HOWARD BEACH, Queens — Wednesday marks one year since Karina Vetrano was killed as she jogged alone near her family's Howard Beach home.
The investigation into what happened to the 30-year-old Queens native initially alarmed many in the area because its brutality, and maintained local's attention for how long it seemed to take to find her accused killer, and later, the debate it sparked over DNA testing.
Large crowds are expected to honor the grim anniversary around 6:30 p.m., walking a mile from the Vetrano's home on 84th Street and 164th Avenue to St. Helen’s Roman Catholic Church on 83rd Street, Newsday reports.
Hours earlier Phil Vetrano, Karina's father, posted a message on a GoFundMe page thanking everyone who has supported the family.
Karina Vetrano was sexually assaulted and strangled after going for a jog the afternoon of Aug. 2, 2016.
Her body was found some 15 feet off the jogging path by her father, a retired FDNY official, and a search party, in a marshland in Spring Creek Park in Howard Beach hours after she left her family's home.
The two Vetranos typically went jogging together, but due to a back injury, Phil was not there for that fateful run.
It would be six months, almost to the day, that the man accused in the slaying would be arrested.
Investigators say Chanel Lewis, a 20-year-old Brooklyn man, was arrested after being linked to pieces of DNA that were found underneath Vetrano's fingernails, neck and her cellphone.
Lewis voluntarily agreed to a DNA swab, and gave "detailed incriminating statements and admissions" when he was taken into custody, police said following the February arrest.
In a statement, Lewis allegedly said he become angry about something that happened at home, so he violently lashed out at Vetrano when he encountered her in Spring Creek Park, which is about 3 miles from his house.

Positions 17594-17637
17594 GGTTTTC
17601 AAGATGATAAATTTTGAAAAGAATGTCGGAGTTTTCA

Lewis has since been arraigned on a 13-count indictment, charging him with four counts of first-degree murder, five counts of second-degree murder, two counts of first-degree aggravated sexual abuse and two counts of first-degree sexual abuse, according to the Queens District Attorney's Office.
If found guilty on all charges, Lewis faces up to life in prison without the possibility of parole, according to the DA.
Before Lewis' arrest, Phil Vetrano spearheaded the push for DNA familial searching when detectives initially got no hits for the killer on a national DNA database.
The search involves testing of the "Y" chromosomes that could lead to male relatives of an unknown rapist or killer.
Lewis was arrested before Karina Vetrano's mother, Cathie, was set to testify at a hearing on the legalization of familial DNA testing in the state, but she kept her promise to speak anyways.
"This is not my fight anymore. ... but I'm here," Cathie Vetrano said at the hearing, less than a week after Lewis' arrest. "Despite the fact that I can barely walk out the door every day, I came so that I can represent and honor my daughter and still continue the fight."
Months later, in June, familial DNA testing was approved by a 9 to 2 vote by the New York State Commission on Forensic Science.
"This is probably the biggest tool that New York State has gotten, New York State law enforcement has gotten since fingerprints," Phil Vetrano said following its passing, noting, there had not been many good days for the family since Karina's slaying, "but today is a good day."